As it’s been quite dry so far this year, I’ve dug the bean trench and put in a mixture of manure from the hen house, rabbit manure – and compost from the compost bin.  The rest of the compost has been spread over the potato patch.  One February it myvegetable patch had a moat around it – and I couldn’t do anything as the ground was much too wet.  This year I’ve already planted some onion sets and the parsnips will go in once my seeds arrive – which should be today.

This year I ordered seeds from www.dtbrownseeds.co.uk – I received a catalogue in the post – and you can still order with a cheque – or by phone – but online is definitely easier – there are more varieties on the website – and you can also find out if items are in stock.

I’ve ordered some potatoes – second earlies – and set them out in trays ready to sprout.  The DT Brown instructions are excellent:  After unpacking, put potato tubers in a cool, light, well-ventilated and frost-free place, away from direct sunlight.

Potatoes can be divided into five categories, planted from March to July

  1. First earlies – plant mid-late March – ready June to July
  2. Second earlies – plant in late March – ready July to August
  3. Early maincrops – plant in April – ready August
  4. Late maincrop – plant early May – ready September onwards
  5. Second Cropping / Late Cropping – plant from early July – ready September to December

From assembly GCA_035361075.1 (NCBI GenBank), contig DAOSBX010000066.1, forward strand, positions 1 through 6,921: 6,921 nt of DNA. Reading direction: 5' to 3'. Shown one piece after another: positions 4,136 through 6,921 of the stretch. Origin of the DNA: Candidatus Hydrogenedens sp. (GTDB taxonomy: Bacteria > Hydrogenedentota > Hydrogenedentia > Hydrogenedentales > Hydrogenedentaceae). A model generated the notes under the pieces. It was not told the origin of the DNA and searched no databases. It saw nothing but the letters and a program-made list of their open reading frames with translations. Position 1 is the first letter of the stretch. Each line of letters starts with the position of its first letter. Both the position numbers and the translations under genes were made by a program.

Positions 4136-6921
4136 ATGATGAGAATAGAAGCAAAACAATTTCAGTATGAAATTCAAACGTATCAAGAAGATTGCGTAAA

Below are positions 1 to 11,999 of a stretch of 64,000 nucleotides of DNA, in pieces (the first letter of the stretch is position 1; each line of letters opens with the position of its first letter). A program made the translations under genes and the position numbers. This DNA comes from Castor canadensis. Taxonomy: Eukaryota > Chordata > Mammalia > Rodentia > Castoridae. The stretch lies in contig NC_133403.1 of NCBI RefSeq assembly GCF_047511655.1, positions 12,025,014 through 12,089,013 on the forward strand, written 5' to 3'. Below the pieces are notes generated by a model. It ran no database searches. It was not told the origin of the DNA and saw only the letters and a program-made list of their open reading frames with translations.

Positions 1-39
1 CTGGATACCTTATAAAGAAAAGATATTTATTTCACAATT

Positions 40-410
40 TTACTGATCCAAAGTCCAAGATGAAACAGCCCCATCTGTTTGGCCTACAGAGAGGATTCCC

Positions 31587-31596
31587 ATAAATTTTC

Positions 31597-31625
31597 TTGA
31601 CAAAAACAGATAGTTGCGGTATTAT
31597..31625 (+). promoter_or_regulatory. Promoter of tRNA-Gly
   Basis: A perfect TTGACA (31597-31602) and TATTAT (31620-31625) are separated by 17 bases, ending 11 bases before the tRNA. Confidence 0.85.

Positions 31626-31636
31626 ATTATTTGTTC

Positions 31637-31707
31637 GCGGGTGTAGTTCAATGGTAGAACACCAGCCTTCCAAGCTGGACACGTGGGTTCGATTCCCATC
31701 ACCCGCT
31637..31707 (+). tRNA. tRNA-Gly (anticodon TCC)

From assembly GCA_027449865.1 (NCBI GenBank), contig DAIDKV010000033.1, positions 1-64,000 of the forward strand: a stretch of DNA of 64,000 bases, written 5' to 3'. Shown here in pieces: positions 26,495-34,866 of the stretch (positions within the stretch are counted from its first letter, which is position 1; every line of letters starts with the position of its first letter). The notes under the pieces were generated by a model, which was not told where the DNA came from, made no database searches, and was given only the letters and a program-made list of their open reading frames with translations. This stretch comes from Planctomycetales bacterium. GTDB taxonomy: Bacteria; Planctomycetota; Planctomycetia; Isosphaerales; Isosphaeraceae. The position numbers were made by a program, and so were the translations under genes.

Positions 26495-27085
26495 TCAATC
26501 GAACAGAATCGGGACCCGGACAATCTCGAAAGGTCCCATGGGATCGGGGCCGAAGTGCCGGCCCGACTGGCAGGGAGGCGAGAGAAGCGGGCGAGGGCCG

The chitting process allows strong green shoots (chits) to develop on the tuber before planting.  Although not essential, it is particularly beneficial for the earlier cropping potatoes because it give the potato a quick start, thus cropping earlier.  Set the seed potatoes out, side by side (I use egg trays) blunt end uppermost (this is the end opposite where the stalk was that attached the potato to the parent plant – but you can’t always see this).  

Plant tubers 4-6 in deep (10 – 15 cm), earlies 10-12 in apart, in rows 2 ft apart; maincrop 12-14 in apart in rows 30 in apart.  Once shoots appear above the surface you need to earth them up (draw up soil over the tubers forming a ridge).  This gives the plant a volume of soil in which to grow, stops the tubers turning green, and improves drainage and ventilation. 

It also gets rid of weeds.  I mulch everything else with grass cuttings – but when I did this with potatoes they all got blight so earthing up regularly works much better.

Potatoes are ready to harvest when the tops reach full size – weather permitting, they will usually attempt to produce flowers – or at least buds – at this time. 

Onion Sets: 

When onions arrive put them into a cool, light, well-ventilated and frost fre place, away from direct sunlight.

Plant between February and April, as soon as the soil is sufficiently dry and warm.  Onions form a bulb when the temperature and the number of daylight hours hit the right combination for them, which triggers their clock.  Until that happens, onions use the daylight to produce a good deal of top growth before they form bulbs (and the more top growth, the bigger the bulb).  When the day reaches the right number of hours for that variety of onion, the onion will stop forming top growth, and form a bulb instead.  The size of the bulb that eventually forms depends on the size of the ‘stalks’ and the number of them.  there will be 1 ring in the onion for every stalk that formed, and the larger the stalk, the larger each ring will be.  bulb formation will pause during dry, very hot or very cold weather.